New answers tagged

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The account to or from which anything flows shouldn't matter for anything tax related. What matters is that it's correctly accounted for in the books. It's just generally easier to have a separation between personal and business funds if they're in separate accounts. Also note this doesn't apply to all types of businesses. Bigger businesses tend to have ...


4

A Roth IRA is a tax sheltered Retirement account. It differs from a traditional IRA in terms of when taxes are paid. It might help to explain by illustrating the two types of account: With a Traditional IRA, you can pay money into it (subject to conditions) with money from your payroll without paying your regular income tax on the money (if you do, you ...


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Thank you very much for your precise answer, NL7. I supposed that gift would be seen like an income by US Gov. What I don't know is why broker is asking me to withhold a 45% ; I'll follow your advice and I 'll ask him.


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You heard correctly that interest paid on NRE accounts in India is not taxable income in India. In particular, there is no Tax Deducted at Source (TDS) by your bank and sent to the Indian Income Tax Authority on your behalf, and you don't need to file any tax returns in India. But, if you are a tax resident of the US (different from visa status), your world-...


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Stock exchanges reduce share price by the exact amount of the dividend on the ex-dividend date so if one does nothing and the security is held in a non sheltered account in the U.S. then all one would gain would be a taxable event and negative total return. In a perfect world where you could sell at the close on ex-div eve and buy at the adjusted close the ...


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You’ve gained 48 shares, but you’ve lost the dividend your 3,006 shares would have paid if you’d just kept them. Assuming the markets have priced it correctly, which they usually do, those are worth pretty much the same and your net gain is zero.


3

I'm assuming you have a qualified employee stock purchase plan (ESPP) and sell immediately after receiving the shares, which means you have what's called a disqualifying disposition. Selling only $1000 worth actually complicates things, so let's instead first assume you sell all shares. What should happen is the W-2 from your employer will report the ...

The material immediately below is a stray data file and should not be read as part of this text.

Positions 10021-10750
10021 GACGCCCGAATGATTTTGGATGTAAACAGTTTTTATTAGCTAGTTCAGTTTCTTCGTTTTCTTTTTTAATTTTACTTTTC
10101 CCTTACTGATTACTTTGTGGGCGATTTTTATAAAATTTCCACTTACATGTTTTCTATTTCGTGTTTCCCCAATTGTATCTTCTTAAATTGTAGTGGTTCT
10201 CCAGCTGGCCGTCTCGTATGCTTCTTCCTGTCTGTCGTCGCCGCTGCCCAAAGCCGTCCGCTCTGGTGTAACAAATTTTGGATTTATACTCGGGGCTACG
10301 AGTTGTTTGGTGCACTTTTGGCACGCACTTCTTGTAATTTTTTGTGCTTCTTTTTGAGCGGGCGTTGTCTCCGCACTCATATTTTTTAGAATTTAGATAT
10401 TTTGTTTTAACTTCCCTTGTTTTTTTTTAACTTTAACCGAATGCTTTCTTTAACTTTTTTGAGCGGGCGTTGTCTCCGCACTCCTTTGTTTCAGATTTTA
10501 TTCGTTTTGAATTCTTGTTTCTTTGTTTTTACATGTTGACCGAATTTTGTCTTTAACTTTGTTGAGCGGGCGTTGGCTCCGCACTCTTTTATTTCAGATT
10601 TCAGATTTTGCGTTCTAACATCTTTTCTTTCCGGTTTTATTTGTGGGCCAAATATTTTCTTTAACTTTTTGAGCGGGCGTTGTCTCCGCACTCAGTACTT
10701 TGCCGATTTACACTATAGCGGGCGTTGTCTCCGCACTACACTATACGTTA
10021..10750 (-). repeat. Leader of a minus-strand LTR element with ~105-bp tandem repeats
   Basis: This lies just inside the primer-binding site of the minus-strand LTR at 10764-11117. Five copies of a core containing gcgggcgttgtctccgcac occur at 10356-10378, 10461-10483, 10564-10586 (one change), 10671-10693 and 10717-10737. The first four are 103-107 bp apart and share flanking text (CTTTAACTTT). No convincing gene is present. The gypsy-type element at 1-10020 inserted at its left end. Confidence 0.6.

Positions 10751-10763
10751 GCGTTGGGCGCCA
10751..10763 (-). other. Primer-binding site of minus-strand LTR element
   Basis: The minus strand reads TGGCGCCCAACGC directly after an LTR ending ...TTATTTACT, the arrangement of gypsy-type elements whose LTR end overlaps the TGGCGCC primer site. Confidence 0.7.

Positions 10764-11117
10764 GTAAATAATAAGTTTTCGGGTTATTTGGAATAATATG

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This answer relates to the generic concept of capital gain and is not intended to be financial advice, and certainly not advice relevant to any particular jurisdiction. Capital gain is a rise in the value of a capital asset (investment or real estate) that gives it a higher worth than the purchase price. The gain is not realized until the asset is sold. ...


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Having just done this, the tax benefits are minimal. We got married in December (to fit our schedules, not taxes), and have a big gap in salaries. I think we got around an additional 2-3% of our combined income back in taxes, but it's only due to the split in our income (split 13%/87%) and the effect of progressive tax rates. Overall, we saved a lot more ...


1

It is not a "gift" in the US tax sense. Employer gifts are almost always taxable income in the US. There are exceptions for certain fringe benefits, but something from your employer that is either cash or has a direct cash value is basically never tax-free as a "gift." Shares in a publicly traded corporation have a readily knowable price, so this is like ...


3

Certainly run the numbers both ways to get a rough idea. Would you hit the state and local tax deduction limit ("SALT") of $10K on your own? If yes my guess is that you're better off not being married this year since you'll be able to itemize, but maybe not once you're married due to the SALT limit staying at $10K for both single or married.


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It's easy to get a rough but practical answer for this yourself. As an exercise, do your taxes now, estimating income or other factors through the end of the year, as if you were both single. Then do the same, but married filing jointly. Compare the results. I was married last year (for the 2nd time) and did this comparison "for fun" (it didn't impact our ...


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Generally there are tax benefits from filing as a married couple, specifically if one spouse has a very different salary. It can pull you into a lower tax bracket overall since everything (brackets, deductions, etc.) is roughly doubled, so one spouse gets the benefit of any "unused" margin that the other would not get to use as an individual. That said... ...


3

If your business is not an LLC or a corporation, you cannot take charitable contributions as a business expense. (And as you don't give 1099's to corporations, I'm guessing you're not one.) Pay yourself from the business funds, then use this income to make charitable contributions. You then claim the deduction for charitable contributions normally. Note ...


0